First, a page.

Since the offense is of a serious condition, granting of bail does not seem appropriate, the writ court dismisses the bail petition even in cases where the offense is not initially constituted and in case of acceptance of documents submitted by the police. Even the accused cannot be sentenced. The Supreme Court's legal approach does not follow the trial court in bail-related cases.

Criticism Of Bail Based On Money

One of the criticisms frequently raised on the bail system is that it is based on money because even after various reforms in the penal law, it is the surety that discriminates against poor people. Financially sound individuals can easily succeed in purchasing their freedom while poor people suffering from financial bail system stay in prison because they cannot get money. In fact, the ability to pay is the only factor in deciding who is freed and who is in prison.

The natural impropriety of this method raises the question whether such a method is actually practical. The judgment of the Supreme Court in the case of Rudal Shah v. State of Bihar[13] is an eye-opening incident of the worst example of state executive inaction regarding the status of poor people. He was released from prison after 14 years, ie on 16 October 1982, despite being acquitted of all charges by the competent penal court on 3 June 1968.

Effect Of Pandemic
From the lack of medical care in detention facilities to severe overcrowding and being abruptly cut off from the world outside, incarcerated persons have had to endure the worst form of human rights violations in the ongoing COVID-10 pandemic.

The abrupt announcement of a complete nationwide lockdown on March 24 last year, prison departments across the country responded to the order by barring all personal physical meetings inside prisons. Lawyers and family members were denied jail mulaqats (visits) without making any alternative arrangements. The study points that despite the Supreme Court’s order to adopt video conferencing technologies to overcome the lack of physical meetings, many states have failed to make necessary arrangements.

Even when some states made the technical arrangements available, they proved to be inadequate. The duration of video calls was very limited, the study says. In Karnataka, for instance, it was reportedly between five and 10 minutes. The study also points to the worrying state of prisoners in Jammu and Kashmir who were allowed a phone call to their family only once in 15 days.

Several states have recorded COVID-19 outbreaks in prisons with very little measures taken to control them. Several prisoners died of the infection too.

Two prisoners housed in Tihar jail died of Covid-19 on Tuesday night, even as the infection is spreading rapidly through the country’s most populated prison complex, prison officials said Wednesday. Since April, Tihar has reported 284 cases of Covid-19 among prisoners and 115 among jailers, raising fears of a mass infection spread inside the jail. At over 20,500 prisoners currently, the inmate count at Tihar jail is the highest ever in its history.[14]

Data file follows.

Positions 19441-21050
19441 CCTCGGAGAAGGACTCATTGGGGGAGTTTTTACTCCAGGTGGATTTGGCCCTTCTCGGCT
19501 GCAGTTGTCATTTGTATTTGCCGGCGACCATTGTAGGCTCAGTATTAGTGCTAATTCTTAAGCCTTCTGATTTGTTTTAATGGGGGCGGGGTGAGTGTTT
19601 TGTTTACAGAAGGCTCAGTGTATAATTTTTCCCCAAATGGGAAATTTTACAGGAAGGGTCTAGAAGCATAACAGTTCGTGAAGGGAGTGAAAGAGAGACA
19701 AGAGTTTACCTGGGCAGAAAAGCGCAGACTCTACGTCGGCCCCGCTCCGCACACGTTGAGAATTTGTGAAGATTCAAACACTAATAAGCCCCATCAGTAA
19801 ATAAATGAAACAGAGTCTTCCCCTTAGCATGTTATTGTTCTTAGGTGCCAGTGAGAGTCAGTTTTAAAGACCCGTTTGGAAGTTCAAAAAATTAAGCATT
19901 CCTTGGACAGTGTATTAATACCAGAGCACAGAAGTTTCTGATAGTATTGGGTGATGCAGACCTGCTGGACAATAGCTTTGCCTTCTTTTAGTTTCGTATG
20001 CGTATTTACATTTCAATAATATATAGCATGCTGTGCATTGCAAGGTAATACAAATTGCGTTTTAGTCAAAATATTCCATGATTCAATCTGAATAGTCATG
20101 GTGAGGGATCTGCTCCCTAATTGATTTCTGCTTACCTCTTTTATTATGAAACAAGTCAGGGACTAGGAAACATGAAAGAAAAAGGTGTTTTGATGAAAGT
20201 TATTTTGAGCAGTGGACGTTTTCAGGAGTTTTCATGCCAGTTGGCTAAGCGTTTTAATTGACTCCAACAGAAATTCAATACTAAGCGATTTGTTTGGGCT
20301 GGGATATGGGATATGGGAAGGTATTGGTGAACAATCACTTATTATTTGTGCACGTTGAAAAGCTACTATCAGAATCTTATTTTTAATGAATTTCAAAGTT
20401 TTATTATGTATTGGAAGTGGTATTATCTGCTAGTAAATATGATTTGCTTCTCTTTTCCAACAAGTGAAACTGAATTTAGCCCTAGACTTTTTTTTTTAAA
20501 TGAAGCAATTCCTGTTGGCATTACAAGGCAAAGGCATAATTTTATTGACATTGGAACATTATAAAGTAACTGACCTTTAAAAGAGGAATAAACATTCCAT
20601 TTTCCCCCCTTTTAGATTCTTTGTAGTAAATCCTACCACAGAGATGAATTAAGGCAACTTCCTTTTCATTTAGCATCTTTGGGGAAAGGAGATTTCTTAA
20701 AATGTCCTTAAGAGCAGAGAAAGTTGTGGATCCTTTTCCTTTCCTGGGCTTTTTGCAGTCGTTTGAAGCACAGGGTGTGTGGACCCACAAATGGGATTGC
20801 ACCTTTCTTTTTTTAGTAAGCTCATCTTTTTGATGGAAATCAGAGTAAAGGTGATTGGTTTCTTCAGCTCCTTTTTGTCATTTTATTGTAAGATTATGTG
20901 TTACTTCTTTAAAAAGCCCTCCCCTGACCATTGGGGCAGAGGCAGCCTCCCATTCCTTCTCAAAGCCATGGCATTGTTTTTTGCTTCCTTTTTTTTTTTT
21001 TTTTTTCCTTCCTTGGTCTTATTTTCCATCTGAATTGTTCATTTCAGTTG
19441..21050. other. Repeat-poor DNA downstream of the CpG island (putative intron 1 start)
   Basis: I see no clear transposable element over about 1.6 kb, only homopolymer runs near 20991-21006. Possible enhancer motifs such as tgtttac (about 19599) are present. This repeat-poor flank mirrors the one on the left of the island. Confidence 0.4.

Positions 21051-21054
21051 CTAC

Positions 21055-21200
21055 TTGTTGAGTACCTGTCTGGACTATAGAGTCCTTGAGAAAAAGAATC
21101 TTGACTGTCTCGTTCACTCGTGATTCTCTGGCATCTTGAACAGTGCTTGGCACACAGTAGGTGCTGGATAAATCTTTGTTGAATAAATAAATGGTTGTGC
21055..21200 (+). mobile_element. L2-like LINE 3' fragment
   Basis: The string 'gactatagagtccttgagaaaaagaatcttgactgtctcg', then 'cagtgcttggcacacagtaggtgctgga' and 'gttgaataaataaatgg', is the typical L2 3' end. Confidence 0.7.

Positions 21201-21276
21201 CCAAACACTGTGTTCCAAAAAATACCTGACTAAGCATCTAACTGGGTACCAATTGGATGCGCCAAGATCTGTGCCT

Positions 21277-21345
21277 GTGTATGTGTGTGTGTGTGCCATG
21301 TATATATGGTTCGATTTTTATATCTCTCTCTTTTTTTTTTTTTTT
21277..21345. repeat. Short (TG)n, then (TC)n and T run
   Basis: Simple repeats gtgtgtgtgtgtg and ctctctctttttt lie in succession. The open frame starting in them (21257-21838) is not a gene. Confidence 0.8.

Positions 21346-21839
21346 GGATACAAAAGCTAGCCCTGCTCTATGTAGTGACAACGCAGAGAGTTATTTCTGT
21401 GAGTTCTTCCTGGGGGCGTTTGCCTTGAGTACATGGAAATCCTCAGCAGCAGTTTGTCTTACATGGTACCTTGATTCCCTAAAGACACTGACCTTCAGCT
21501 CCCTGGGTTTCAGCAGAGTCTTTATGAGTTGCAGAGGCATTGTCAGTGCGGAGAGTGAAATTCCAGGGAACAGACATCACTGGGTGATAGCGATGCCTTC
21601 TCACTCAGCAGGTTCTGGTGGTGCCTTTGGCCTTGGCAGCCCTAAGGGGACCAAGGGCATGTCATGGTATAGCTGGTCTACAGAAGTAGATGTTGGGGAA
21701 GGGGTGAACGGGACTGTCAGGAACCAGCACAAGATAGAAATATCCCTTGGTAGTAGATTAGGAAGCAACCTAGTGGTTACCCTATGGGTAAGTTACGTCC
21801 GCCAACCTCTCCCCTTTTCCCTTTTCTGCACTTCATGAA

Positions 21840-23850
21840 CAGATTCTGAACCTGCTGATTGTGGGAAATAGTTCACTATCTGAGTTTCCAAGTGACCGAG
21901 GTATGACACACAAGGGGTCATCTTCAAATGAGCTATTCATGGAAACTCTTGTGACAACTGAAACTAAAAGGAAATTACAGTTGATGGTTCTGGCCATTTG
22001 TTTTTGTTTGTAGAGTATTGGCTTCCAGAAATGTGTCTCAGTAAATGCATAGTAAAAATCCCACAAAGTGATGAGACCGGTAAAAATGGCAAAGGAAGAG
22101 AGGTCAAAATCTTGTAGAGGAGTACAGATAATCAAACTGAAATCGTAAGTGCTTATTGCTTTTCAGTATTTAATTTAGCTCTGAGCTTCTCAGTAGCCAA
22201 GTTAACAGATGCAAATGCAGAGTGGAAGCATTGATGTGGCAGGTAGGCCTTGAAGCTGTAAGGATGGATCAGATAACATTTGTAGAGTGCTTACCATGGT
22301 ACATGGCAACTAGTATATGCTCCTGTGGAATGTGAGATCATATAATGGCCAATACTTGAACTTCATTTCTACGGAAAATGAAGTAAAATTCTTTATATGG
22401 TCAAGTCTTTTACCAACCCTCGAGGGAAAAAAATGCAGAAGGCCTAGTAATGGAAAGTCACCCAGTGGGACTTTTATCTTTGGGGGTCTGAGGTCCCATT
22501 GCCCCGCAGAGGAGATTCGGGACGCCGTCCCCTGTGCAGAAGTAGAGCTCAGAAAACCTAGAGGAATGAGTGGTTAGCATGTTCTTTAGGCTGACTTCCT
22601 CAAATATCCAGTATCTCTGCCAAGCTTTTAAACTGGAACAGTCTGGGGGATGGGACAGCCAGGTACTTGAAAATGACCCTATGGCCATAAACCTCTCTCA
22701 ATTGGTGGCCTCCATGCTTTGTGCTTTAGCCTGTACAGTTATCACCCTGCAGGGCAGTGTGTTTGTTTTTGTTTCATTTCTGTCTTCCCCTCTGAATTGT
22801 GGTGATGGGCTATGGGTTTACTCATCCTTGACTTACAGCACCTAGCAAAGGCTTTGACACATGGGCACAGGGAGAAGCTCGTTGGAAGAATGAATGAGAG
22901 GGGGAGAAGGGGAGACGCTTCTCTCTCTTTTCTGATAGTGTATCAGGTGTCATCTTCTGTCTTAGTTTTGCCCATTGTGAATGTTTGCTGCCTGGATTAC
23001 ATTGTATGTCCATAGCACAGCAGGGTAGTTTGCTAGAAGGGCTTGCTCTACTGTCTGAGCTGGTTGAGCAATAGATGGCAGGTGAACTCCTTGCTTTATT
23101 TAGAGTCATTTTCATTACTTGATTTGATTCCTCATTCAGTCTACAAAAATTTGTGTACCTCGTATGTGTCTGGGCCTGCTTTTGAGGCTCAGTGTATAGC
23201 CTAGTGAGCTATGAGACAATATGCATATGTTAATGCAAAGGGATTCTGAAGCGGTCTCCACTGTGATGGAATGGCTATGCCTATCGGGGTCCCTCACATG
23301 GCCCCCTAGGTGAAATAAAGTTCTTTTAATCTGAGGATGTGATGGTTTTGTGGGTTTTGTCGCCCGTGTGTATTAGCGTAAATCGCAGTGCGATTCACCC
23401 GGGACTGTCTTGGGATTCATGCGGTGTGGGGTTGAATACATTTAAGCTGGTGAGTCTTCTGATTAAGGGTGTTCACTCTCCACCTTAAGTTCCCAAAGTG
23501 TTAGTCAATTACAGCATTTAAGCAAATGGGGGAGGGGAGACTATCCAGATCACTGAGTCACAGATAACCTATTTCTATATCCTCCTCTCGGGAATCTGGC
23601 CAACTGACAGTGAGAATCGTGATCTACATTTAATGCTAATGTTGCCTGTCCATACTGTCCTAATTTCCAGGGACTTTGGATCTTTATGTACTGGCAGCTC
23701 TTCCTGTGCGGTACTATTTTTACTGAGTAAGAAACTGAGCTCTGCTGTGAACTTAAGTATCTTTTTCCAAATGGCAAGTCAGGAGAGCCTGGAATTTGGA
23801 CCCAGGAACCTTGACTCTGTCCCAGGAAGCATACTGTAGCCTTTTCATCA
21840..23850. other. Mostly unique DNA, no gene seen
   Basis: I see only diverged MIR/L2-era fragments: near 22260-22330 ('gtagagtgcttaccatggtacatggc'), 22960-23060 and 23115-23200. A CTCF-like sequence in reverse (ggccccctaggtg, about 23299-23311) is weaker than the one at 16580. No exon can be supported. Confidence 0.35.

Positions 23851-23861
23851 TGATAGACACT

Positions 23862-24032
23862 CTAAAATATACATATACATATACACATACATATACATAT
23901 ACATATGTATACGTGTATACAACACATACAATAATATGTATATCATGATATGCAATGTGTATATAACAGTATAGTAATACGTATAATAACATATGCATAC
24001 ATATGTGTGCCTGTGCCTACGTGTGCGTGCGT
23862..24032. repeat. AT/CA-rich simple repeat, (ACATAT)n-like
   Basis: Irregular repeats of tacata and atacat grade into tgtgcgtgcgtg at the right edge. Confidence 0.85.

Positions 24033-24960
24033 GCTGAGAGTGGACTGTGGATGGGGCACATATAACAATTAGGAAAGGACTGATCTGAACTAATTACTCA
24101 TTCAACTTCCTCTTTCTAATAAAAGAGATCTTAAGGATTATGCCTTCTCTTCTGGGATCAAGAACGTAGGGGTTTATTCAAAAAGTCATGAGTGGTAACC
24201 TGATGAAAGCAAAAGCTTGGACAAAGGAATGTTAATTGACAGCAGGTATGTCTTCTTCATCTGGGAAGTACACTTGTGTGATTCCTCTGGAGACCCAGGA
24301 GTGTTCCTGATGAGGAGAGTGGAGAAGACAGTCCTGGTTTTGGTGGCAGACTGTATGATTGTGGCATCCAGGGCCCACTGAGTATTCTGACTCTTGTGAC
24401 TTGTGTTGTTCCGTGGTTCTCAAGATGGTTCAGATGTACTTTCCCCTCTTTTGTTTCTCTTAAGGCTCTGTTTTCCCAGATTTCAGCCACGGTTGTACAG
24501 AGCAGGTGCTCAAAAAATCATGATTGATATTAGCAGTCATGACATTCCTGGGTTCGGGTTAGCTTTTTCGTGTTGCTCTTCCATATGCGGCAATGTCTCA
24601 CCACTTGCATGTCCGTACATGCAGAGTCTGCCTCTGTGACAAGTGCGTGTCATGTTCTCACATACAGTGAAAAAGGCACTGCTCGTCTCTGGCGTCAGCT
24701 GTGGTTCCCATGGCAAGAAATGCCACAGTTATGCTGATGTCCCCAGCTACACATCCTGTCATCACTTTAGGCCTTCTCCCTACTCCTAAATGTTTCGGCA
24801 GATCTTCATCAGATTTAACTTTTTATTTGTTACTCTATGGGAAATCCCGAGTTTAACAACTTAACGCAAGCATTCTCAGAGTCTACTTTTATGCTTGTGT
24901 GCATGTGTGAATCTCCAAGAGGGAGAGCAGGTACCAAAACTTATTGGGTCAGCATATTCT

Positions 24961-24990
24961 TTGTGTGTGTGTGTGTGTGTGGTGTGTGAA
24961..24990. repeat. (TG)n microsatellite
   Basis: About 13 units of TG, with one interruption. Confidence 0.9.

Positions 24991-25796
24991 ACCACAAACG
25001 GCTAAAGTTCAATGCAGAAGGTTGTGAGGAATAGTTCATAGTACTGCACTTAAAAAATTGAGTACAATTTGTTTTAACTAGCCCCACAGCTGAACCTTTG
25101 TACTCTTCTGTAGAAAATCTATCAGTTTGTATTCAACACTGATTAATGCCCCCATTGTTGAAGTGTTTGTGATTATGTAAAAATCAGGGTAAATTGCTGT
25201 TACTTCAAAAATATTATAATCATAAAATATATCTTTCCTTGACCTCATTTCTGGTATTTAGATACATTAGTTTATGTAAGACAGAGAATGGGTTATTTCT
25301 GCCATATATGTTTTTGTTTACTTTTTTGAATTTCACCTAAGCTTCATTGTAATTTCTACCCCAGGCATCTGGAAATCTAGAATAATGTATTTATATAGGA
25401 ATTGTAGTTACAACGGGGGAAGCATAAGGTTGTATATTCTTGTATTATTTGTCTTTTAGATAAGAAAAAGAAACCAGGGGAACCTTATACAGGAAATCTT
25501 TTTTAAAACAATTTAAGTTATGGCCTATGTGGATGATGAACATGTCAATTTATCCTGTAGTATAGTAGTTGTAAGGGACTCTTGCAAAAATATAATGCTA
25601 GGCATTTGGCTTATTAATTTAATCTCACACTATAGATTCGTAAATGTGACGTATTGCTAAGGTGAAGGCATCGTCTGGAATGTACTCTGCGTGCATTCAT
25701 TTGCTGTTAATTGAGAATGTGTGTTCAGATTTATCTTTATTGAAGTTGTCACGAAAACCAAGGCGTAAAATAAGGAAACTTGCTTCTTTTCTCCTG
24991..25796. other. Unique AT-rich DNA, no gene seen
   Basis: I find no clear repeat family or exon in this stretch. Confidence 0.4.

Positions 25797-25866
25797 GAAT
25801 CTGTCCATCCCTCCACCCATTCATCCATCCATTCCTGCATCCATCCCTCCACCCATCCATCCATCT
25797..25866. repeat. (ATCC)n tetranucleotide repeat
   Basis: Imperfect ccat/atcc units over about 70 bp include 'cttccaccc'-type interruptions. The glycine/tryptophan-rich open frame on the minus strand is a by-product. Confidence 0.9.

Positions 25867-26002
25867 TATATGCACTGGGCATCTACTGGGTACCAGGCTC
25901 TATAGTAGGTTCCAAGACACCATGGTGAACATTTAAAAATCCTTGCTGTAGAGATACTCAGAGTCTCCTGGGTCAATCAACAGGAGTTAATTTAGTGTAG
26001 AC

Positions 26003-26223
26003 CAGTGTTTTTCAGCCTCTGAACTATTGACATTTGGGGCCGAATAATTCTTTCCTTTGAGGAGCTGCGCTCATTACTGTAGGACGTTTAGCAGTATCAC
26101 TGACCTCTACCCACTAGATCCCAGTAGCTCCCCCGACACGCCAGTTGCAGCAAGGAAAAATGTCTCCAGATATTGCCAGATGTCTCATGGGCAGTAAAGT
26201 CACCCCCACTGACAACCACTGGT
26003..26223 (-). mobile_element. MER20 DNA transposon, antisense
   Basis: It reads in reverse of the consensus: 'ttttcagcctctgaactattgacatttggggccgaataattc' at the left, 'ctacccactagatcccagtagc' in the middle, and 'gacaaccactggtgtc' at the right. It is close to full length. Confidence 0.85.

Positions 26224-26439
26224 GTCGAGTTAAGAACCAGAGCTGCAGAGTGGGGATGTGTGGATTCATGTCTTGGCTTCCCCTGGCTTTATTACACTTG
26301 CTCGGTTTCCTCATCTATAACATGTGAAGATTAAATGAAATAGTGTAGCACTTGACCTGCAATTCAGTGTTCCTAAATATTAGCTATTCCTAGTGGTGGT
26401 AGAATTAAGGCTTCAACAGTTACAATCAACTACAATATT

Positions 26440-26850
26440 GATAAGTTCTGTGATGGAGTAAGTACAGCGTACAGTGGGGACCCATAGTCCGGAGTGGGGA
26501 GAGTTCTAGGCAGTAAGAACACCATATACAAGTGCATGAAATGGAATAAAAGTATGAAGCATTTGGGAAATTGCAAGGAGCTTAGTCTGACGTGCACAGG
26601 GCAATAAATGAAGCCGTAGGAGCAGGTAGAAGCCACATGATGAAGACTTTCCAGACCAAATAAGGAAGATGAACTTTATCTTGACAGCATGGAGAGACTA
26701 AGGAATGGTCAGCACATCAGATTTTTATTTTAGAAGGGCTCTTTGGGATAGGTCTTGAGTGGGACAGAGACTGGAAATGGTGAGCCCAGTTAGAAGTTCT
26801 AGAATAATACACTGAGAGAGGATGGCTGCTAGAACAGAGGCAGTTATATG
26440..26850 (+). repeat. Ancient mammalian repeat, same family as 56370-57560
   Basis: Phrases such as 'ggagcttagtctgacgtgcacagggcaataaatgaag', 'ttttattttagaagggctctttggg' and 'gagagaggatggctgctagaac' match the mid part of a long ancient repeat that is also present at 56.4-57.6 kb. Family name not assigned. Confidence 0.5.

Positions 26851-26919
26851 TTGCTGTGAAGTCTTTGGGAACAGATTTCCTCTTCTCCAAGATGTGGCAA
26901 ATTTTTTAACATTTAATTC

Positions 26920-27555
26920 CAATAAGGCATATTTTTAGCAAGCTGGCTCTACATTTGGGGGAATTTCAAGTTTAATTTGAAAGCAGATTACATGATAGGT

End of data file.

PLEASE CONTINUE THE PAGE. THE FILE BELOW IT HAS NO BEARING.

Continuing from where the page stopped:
Further, a woman inmate in Delhi’s Tihar jail died due to the COVID-19 while a total of 30 women lodged in Tihar have tested positive for Covid. A senior Tihar jail official said that 57 out of total 444 women inmates lodged in Jail No. 6 of Tihar tested Covid-19 positive. A total of 26 women inmates have recovered while 30 are undergoing treatment and one died. According to data shared by the prisons department, 303 inmates have tested positive for the coronavirus since March 2021. Of them, 33 recovered, four expired and 266 active cases are still there. [15]

A total of 125 staff members have tested positive for the virus since March this year. Eight have recovered and 117 are still under treatment, it said.

Last year, when the pandemic broke out, nearly 6,000 prisoners were released on special parole/bail to ensure social distancing within the jail. However, between February 6 and March 18, 2021, almost all these prisoners surrendered and returned to jail, after spending nearly 10-11 months outside. Their return meant that the prison was once again crowded, leaving little space for isolation of suspected Covid-19 patients and new inmates.

Statistical Data And Analysis On Bail In India

The data collected regarding the prison population in India represents a grim scenario. It indicates that 67 per cent of the prison population is awaiting trial in India. Inconsistency in the bail system may be one of the reasons for the over-crowding of prisons across the country and giving rise to another set of challenges to the Prison Administration and „State‟ thereto. Freedoms as guaranteed under Part III of the Constitution has a unique relationship with the ideas and objectives enshrined in the Preamble of the Constitution of India i.e. Justice – economic, social, and political.

It remains one of the solemn duties of the republic and its realization in its full sense is one of the cherished goals. It has become a norm than an aberration in most jurisdictions including India that the powerful, rich and influential obtain bail promptly and with ease, whereas the mass/ common / the poor languish in jails. Thus, it is one of the malaises which are affecting the common citizens and family thereto, which not only deny the basic tenet of justice but even human dignity is at stake. A majority of under-trials (70.6 per cent) are illiterate or semiliterate.[16]

In the absence of data regarding the economic status of prisoners, literacy serves as a useful proxy to appreciate that, the majority of undertrials belong to the socioeconomically marginalized groups. Various reports from the Ministry of Home Affairs show that a total of 2,31,340 under-trial prisoners from various States and Union Territories were lodged in jails for committing crimes under Indian Penal Code (IPC), and 50,457 were under-trials under special laws, e.g. Customs Act of 1962, Narcotic Drugs and Psychotropic Substances Act of 1985, Excise Act of 1944, etc.40. A large number of 12,92,357 under-trials were released during 2015 out of which 11,57,581 were released on bail.

Conclusion